Reginald Marsh, George C. Tilyou’s Steeplechase Park (1936)Marsh—“made the eroticism of Coney Island explicit in a way that the photographer could not. . . Delight[ing] most in the fleshy character of the scene” (94)
Legacy of Coney Island • Kasson suggests “the egalitarian spirit it fostered paradoxically served to reconcile visitors to the inequalities of society at large” (109) • “Beneath the air of liberation, its pressures were profoundly conformist.” (105) • “A harbinger of the new mass culture, Coney Island lost its distinctiveness by the very triumph of its values.” (112) • Was Kasson right to use this as a case study? What might scholars in the future examine to learn about us?
Other topics to explore re: urban athletics (if we have the time later) • Baseball as an urban game • Boxing as an immigrant/ethnic story
Using School Sports to Explore Important Issues Three reasons to focus on school sports: • Advocates left written records of their thoughts and purposes • Doing so highlights nicely other tensions in the era (esp. gender, race, class) • Easier to relate to students’ lives and experiences
Masculinity and School Sports The basic narrative: Based on Oxbridge model --so crew was first real intercollegiate sport --Harvard-Yale, 1852 (Harvard won)
By 1859, had a mini-conference --Yale devoted more resources, trying to show that was a peer to the more prestigious Harvard (this pattern repeated) --as many as 15,000 spectators at races
Baseball was next intercollegiate sport --1859—first game, connected to a regatta --led to controversies over amateurism --students earning money on the side as pros 1893—UVA team
Track and Field became an intercollegiate sport by 1870s --again, tried to improve schools’ and national reputation by competing against Oxford and Cambridge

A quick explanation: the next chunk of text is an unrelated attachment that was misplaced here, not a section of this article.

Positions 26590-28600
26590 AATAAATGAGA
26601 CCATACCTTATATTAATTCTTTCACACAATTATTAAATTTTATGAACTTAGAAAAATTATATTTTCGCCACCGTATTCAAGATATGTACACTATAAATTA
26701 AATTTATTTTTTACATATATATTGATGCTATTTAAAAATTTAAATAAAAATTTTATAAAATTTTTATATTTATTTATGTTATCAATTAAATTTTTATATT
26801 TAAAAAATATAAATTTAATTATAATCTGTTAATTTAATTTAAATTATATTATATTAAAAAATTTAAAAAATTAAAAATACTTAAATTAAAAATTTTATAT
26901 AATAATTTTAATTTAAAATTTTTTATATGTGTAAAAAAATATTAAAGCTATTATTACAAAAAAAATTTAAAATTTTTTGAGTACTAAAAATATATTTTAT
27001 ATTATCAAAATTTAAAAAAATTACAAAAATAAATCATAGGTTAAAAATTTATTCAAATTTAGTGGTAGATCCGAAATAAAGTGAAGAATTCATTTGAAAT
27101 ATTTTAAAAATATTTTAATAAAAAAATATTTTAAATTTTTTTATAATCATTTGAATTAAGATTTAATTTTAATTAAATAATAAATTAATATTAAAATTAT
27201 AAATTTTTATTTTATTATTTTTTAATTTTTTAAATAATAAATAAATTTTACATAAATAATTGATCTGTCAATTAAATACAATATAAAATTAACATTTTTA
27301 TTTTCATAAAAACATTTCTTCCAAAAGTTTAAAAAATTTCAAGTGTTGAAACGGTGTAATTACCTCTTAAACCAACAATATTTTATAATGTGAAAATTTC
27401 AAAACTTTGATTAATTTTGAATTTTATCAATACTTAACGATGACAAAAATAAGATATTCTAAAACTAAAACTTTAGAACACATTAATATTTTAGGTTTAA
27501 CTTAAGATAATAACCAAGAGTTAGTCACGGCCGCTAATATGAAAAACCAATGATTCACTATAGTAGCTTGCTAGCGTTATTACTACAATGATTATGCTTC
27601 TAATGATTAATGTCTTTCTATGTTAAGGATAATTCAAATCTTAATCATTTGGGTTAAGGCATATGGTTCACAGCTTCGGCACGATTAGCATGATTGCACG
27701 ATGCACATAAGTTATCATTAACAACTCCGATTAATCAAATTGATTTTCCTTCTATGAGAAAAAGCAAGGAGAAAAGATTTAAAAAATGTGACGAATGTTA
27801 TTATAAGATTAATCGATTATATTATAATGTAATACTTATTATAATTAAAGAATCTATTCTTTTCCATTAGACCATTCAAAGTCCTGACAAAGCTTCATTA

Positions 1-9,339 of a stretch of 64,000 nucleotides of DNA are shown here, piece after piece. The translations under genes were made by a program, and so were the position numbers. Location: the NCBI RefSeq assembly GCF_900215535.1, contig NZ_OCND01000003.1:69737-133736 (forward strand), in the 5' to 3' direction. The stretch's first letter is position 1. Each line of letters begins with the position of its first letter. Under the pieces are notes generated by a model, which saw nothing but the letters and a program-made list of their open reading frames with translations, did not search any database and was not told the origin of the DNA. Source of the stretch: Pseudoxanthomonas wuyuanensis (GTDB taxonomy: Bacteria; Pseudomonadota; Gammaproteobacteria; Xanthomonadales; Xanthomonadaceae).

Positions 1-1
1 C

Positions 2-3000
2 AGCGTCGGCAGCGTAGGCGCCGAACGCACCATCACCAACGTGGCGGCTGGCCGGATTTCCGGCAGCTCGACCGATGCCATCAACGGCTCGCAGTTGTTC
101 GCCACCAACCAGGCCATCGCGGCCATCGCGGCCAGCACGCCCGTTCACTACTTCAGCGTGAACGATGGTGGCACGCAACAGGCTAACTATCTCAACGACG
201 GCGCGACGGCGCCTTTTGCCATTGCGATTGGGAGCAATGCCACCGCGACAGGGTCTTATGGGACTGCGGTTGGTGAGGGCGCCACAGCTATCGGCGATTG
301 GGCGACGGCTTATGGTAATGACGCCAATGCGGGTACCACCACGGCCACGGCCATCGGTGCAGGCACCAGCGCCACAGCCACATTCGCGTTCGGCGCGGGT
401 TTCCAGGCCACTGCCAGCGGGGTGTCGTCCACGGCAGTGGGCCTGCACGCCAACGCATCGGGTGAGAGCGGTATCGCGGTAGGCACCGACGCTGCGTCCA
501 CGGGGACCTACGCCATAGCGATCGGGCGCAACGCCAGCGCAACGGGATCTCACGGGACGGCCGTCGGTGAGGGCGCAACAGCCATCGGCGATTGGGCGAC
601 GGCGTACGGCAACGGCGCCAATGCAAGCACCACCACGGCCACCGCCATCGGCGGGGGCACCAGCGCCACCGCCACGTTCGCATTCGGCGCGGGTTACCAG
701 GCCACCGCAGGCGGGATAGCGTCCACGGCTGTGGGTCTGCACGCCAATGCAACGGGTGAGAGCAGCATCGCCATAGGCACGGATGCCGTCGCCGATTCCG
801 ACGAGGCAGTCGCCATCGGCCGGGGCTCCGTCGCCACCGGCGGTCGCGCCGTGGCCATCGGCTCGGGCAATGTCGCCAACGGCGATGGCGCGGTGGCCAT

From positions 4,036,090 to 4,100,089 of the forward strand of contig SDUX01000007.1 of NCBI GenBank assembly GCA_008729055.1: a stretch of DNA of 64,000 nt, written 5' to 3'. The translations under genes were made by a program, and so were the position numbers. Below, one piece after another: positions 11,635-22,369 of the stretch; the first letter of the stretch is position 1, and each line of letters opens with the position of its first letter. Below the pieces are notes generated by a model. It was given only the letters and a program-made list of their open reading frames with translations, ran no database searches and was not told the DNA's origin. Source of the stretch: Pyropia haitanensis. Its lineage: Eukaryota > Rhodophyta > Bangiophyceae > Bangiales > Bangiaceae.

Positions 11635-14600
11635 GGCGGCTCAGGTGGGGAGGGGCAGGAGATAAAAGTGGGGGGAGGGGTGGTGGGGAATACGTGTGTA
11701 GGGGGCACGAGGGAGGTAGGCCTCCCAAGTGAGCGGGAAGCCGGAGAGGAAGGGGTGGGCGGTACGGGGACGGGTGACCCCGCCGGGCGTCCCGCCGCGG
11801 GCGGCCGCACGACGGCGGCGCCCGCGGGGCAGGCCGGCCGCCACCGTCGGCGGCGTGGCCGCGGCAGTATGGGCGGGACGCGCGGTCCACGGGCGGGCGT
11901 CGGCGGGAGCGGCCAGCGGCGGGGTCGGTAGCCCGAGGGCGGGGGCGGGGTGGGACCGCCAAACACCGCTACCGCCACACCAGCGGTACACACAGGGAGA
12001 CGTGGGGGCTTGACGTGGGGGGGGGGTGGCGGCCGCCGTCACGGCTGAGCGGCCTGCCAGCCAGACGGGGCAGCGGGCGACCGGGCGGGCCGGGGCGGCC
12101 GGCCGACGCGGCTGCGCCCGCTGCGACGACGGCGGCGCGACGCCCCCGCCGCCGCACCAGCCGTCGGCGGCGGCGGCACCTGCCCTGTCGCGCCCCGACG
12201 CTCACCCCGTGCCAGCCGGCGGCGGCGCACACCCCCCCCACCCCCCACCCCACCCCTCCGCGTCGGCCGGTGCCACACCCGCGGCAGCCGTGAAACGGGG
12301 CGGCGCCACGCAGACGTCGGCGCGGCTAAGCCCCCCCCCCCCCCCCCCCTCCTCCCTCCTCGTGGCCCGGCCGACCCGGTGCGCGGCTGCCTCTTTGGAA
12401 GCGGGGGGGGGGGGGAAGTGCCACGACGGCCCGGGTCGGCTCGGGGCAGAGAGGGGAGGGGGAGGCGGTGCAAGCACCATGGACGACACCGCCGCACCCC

Football • First game in 1869 • Yale was dominant early on, led by Walter Camp as player and then alumni/advisor • Camp is the father of modern football -- Suggested marking lines on field (gridiron) • First downs, scrimmage lines, • Allowed blocking • Allowed tackling below waist • By 1890s, Yale football was seeing annual profits of more than $50,000
Maturation/Modernization of the game • Faculty committees replaced student control (1880s—1910s) • Formalized rules (and committees to write them) • Athletic Conferences • Professional coaches (with high salaries and expectations)
Debates about the value of Football • Social Darwinists liked it, especially considering the student population at most schools: • Univ. of Wisconsin President, “[football develops] those characteristics that have made the Anglo-Saxon race pre-eminent.” • Side note—if you want to discuss the intersection of race and athletics—youmust talk about the Jack Johnson-Jim Jeffries fight on July 4, 1910
Connecting Football and “The Strenuous Life” • Countered effects of a sedentary, bureaucratic life. • Addressed a generation’s fears that they could never match fathers who fought in the Civil War • Countered Victorian restrictions and “feminization” of culture
TR’s Essays: Chicago, 1899 “I wish to preach, not the doctrine of ignoble ease, but the doctrine of the strenuous life, the life of toil and effort, of labor and strife; to preach that highest form of success which comes, not to the man who desires mere easy peace, but to the man who does not shrink from danger, from hardship, or from bitter toil, and who out of these wins the splendid triumph.”
“The timid man, the lazy man, the man who distrusts his country, the over-civilized man, who has lost the great fighting, masterful virtues, the ignorant man, and the man of dull mind . . . All these, of course, shrink from seeing the nation undertake its new duties; shrink from seeing us build a navy and an army adequate to our needs . . . These are the men who fear the strenuous life, who fear the only national life which is really worth living.”
TR and College Football • What does his essay on “professional sports” tell us about TR’s attitudes toward college athletics?
Critics of Football • Detracted from educational mission (Frederick Jackson Turner made this argument) • Too commercialized • Too brutal and violent • Was unfavorably compared to boxing, because the “right people” were being corrupted by college football